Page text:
You can take the offer or leave it, but it's usually a DECIDE RIGHT NOW!!! kind of thing.

If you've got two or more editors interested, then you get an auction. All of the editors are told a day, and then they and your agent exchange emails and phone calls with competing offers. One might offer more money, but another might offer better positioning. There are a ton of variables.

Once the auction's netted its best offers, then you and your agent will talk through the pros and cons and decide which one to take. Maybe it's the higher money amount, maybe it's not. Maybe it's the publisher that wants to rush your book through and get it out in 10 months because the genre's jumping hot.

Whatever's important to you, your agent and your career.

Wizera
06-06-2016, 09:21 PM
This would be better-suited to Ask the Agent, I think, so I'm going to move it over. Hold on...

ETA: and here we are!

Apologies for putting it in the wrong place!

heza
06-07-2016, 12:18 AM
...it could be delivered in a special gift package full of items related to the book, or with a hamper or a bouquet or a case of wine.

Who gets the goodies? The author or the agent?

(You wrote "hamper" but I saw "laundry basket." Lol. I'm definitely not going with whichever publisher wants me to wash their towels.)

WeaselFire
06-07-2016, 01:04 AM
Who gets the goodies? The author or the agent?

Yes. :)

Seriously, the package can have a lot of incentives and every agent I know that has taken a book to auction has shared the gift basket or given it to the author. Flowers are hard to send out to an author, tickets to the local sports team don't help when you're 1,500 miles away and wine often gets opened when you/your agent sign the deal. But marketing plans, mock-ups and so on are certainly shared with the author as part of the decision making.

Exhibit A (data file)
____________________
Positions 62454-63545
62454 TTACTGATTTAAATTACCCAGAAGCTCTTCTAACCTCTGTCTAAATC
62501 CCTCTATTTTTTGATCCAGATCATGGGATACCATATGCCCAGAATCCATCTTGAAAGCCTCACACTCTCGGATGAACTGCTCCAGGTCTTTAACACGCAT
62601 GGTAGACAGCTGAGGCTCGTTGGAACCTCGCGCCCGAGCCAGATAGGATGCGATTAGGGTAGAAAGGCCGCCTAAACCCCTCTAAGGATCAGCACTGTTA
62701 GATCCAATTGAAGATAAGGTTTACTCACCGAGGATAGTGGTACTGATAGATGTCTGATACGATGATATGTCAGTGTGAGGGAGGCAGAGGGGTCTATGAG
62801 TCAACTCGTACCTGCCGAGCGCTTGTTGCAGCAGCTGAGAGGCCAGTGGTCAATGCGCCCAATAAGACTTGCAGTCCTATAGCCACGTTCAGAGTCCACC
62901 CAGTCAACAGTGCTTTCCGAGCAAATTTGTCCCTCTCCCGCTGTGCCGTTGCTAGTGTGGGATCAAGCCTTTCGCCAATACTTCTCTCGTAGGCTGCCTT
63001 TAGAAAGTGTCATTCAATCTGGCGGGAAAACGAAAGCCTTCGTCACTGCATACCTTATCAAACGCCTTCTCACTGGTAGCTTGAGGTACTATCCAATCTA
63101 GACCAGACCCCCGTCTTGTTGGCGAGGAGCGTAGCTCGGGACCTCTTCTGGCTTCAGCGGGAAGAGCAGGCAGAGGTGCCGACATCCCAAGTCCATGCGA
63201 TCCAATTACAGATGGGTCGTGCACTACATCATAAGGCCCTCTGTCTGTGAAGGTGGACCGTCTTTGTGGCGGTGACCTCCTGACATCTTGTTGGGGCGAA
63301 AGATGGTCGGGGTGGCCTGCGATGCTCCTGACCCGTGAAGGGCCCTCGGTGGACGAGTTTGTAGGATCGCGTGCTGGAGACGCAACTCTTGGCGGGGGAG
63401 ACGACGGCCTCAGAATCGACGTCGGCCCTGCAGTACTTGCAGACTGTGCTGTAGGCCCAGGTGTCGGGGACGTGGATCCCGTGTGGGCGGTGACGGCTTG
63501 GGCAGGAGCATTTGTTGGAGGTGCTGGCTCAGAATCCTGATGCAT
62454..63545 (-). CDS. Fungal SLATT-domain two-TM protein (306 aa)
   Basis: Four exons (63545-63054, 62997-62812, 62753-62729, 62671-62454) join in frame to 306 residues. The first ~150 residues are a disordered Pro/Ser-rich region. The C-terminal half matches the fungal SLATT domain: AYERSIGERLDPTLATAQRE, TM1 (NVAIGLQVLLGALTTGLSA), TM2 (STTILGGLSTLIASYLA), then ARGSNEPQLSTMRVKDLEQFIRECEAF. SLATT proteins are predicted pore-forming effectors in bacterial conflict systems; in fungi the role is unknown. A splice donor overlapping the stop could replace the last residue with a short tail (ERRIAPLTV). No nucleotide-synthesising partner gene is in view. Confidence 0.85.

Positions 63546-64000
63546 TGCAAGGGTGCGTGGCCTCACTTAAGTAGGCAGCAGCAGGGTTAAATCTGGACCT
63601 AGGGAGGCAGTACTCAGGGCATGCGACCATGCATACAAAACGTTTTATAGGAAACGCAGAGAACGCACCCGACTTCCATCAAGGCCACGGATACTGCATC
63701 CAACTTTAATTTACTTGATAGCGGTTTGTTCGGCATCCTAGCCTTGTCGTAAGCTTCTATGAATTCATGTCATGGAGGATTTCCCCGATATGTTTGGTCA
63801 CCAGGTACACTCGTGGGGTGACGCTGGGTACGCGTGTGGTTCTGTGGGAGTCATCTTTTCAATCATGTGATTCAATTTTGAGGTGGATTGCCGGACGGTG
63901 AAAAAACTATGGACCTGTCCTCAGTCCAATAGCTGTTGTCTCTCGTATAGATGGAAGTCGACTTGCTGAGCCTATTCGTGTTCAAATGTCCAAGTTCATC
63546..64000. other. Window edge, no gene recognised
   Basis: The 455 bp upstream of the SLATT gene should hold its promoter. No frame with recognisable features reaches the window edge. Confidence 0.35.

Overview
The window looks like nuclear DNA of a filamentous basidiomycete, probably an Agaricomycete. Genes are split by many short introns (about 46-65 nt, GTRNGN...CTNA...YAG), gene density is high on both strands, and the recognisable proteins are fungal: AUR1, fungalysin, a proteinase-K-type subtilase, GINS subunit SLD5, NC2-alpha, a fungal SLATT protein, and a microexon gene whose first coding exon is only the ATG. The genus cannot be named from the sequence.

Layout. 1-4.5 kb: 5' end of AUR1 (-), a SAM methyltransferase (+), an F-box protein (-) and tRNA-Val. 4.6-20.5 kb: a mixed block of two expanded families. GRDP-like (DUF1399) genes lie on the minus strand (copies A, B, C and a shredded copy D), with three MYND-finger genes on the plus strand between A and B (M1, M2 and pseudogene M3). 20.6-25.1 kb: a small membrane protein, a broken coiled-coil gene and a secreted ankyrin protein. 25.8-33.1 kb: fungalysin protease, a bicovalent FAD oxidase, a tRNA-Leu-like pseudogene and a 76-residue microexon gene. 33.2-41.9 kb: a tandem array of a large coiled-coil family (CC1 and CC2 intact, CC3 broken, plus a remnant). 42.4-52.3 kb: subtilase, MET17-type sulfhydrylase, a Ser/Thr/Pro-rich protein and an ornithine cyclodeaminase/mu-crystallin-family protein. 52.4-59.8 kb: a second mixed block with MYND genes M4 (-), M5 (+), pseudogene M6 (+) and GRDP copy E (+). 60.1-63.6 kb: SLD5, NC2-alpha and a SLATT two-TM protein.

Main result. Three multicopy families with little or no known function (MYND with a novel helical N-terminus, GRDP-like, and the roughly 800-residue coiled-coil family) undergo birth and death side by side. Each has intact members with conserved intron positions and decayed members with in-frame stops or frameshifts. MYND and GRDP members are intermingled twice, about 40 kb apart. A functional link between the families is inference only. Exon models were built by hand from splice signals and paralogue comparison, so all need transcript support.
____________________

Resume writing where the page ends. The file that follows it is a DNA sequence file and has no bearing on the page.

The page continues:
Keep in mind, auctions are actually pretty rare for most authors and agents. Some genres don't lend themselves to it and many books don't generate enough interest. And, many times, auctions don't work out well for authors. You write a book, it goes to auction, the bid runs a million bucks, you and your agent grab the deal and the book sells reasonably well but is not a blockbuster. No agent or publisher buys your work again, you can't deliver the goods. Think Amanda Hocking. St. Martin's is doing okay with her, but she hasn't lived up to the hype and money invested. At least her work is still in demand, a lot of authors end up as one hit wonders.

Jeff

Wizera
06-08-2016, 10:14 PM
Thanks, guys. My auction goes this Thursday. Wish me luck!

heza
06-08-2016, 10:27 PM
Good luck!

ClockPrince
06-09-2016, 10:40 AM
Thanks, guys. My auction goes this Thursday. Wish me luck!

Best of luck, Wizera! :)

Jennifer_Laughran
06-13-2016, 05:25 PM
I've never gotten a hamper of goodies :cry:

Wizera
06-14-2016, 01:53 AM
Well, the auction ended. No hamper of goodies, but now I have the impossible task of choosing between three amazing offers.

Siri Kirpal
06-14-2016, 05:54 AM
Sat Nam! (literally "Truth Name"--a Sikh greeting)

Congratulations! May you choose well!

Blessings,

Siri Kirpal

Cyia
06-14-2016, 05:59 AM
Well, the auction ended. No hamper of goodies, but now I have the impossible task of choosing between three amazing offers.

If you're going to have a problem, that's the one to choose!

Congrats!

hester
06-14-2016, 05:59 PM
Congrats Wizera!!! :banana:

Thedrellum
06-14-2016, 06:33 PM
Congratulations! :hooray:

ClockPrince
06-14-2016, 10:21 PM
Well, the auction ended. No hamper of goodies, but now I have the impossible task of choosing between three amazing offers.


That's awesome, Wizera! I'm sure you'll end up choosing the right one for you! Good luck! ;)

Carrie in PA
06-14-2016, 10:42 PM
Well, the auction ended. No hamper of goodies, but now I have the impossible task of choosing between three amazing offers.

:hooray: YAY!!!!

DeannaR
06-15-2016, 09:51 PM
Congratulations! That is a problem to have alright ;) I am sure at that point there really is no "wrong" choice.

Quickbread
06-16-2016, 01:05 AM
Congrats on having such a fantastic dilemma, Wizera! :D